Finding duplicate file names and modifying them based on elements of the path

Larry.Martell@gmail.com larry.martell at gmail.com
Thu Jul 19 21:00:46 CEST 2012


On Jul 18, 4:49 pm, Paul Rubin <no.em... at nospam.invalid> wrote:
> "Larry.Mart... at gmail.com" <larry.mart... at gmail.com> writes:
> > I have an interesting problem I'm trying to solve. I have a solution
> > almost working, but it's super ugly, and know there has to be a
> > better, cleaner way to do it. ...
>
> > My solution involves multiple maps and multiple iterations through the
> > data. How would you folks do this?
>
> You could post your code and ask for suggestions how to improve it.
> There are a lot of not-so-natural constraints in that problem, so it
> stands to reason that the code will be a bit messy.  The whole
> specification seems like an antipattern though.  You should just give a
> sensible encoding for the filename regardless of whether other fields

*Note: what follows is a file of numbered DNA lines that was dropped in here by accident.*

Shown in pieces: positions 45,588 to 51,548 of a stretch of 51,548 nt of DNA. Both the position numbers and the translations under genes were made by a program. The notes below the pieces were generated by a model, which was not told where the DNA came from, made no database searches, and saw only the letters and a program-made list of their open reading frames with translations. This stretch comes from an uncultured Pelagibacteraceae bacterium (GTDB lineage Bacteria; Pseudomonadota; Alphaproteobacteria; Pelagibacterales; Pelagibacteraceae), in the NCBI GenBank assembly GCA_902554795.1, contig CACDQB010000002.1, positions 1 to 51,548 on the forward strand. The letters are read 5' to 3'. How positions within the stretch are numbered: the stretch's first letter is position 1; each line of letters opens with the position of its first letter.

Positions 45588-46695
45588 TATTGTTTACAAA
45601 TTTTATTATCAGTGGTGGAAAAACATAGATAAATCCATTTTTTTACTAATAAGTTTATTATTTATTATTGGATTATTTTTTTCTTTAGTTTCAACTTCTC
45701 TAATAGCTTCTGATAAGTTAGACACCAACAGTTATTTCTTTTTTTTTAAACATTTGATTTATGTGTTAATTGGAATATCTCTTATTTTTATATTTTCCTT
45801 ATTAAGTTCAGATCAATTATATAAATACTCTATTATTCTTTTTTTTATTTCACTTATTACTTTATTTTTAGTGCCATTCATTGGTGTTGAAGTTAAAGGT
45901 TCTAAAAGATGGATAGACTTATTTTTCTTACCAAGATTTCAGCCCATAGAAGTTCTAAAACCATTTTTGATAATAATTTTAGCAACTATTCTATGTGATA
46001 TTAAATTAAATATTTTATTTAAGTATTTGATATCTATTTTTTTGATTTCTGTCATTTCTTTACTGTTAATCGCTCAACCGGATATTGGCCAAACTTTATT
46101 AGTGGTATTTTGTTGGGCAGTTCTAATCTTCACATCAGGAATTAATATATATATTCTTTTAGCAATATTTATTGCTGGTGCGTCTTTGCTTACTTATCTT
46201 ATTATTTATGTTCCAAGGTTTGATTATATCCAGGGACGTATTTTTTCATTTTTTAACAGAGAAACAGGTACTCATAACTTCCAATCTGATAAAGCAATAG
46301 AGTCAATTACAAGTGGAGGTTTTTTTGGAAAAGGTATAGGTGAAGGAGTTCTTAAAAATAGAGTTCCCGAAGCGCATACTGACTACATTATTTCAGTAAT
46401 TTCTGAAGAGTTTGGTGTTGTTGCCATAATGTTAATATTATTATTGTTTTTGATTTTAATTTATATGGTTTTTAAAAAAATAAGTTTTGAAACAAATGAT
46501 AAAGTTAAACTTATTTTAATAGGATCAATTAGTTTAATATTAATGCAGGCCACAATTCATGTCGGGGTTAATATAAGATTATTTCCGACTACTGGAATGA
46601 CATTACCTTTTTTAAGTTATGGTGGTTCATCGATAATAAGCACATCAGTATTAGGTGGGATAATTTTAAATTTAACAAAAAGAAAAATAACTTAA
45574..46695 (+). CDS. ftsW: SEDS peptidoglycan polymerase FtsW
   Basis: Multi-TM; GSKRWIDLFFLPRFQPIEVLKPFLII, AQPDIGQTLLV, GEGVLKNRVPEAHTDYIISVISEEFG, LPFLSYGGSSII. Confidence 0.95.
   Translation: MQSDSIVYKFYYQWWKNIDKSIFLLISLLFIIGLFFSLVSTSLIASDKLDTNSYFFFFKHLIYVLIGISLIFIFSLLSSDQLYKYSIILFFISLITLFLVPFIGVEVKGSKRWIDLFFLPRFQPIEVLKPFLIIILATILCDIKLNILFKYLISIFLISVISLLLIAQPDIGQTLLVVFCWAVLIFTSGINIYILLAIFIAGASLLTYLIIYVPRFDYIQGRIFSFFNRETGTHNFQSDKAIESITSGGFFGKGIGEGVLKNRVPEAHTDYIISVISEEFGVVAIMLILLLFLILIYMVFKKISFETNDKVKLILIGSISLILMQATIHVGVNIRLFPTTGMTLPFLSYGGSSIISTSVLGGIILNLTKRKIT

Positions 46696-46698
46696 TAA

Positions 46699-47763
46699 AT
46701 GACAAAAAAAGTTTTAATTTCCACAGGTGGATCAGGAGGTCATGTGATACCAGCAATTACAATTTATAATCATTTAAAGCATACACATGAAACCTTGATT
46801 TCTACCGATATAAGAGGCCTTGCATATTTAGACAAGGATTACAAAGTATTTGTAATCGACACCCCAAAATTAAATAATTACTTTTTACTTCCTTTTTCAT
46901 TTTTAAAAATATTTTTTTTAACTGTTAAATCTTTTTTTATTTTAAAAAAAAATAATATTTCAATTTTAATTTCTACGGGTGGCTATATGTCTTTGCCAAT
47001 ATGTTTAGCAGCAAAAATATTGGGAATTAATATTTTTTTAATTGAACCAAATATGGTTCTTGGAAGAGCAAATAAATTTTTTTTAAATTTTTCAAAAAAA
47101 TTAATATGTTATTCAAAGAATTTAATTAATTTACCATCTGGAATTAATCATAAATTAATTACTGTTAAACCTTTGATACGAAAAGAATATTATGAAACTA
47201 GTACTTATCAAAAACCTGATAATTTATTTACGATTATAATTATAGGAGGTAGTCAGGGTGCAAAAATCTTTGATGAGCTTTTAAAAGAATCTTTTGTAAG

> are duplicated or not.  You also don't seem to address the case where
> basename, dir4, and dir5 are all duplicated.
>
> The approach I'd take for the spec as you wrote it is:
>
> 1. Sort the list on the (basename, dir4, dir5) triple, saving original
>    location (numeric index) of each item
> 2. Use itertools.groupby to group together duplicate basenames.
> 3. Within the groups, use groupby again to gather duplicate dir4's,
> 4. Within -those- groups, group by dir5 and assign sequence numbers in
>    groups where there's more than one file
> 5. Unsort to get the rewritten items back into the original order.
>
> Actual code is left as an exercise.

I replied to this before, but I don't see, so if this is a duplicate,
sorry.

Thanks for the reply Paul. I had not heard of itertools. It sounds
like just what I need for this. But I am having 1 issue - how do you
know how many items are in each group? Without knowing that I have to
either make 2 passes through the data, or else work on the previous
item (when I'm in an iteration after the first then I know I have
dups). But that very quickly gets crazy with trying to keep the
previous values.



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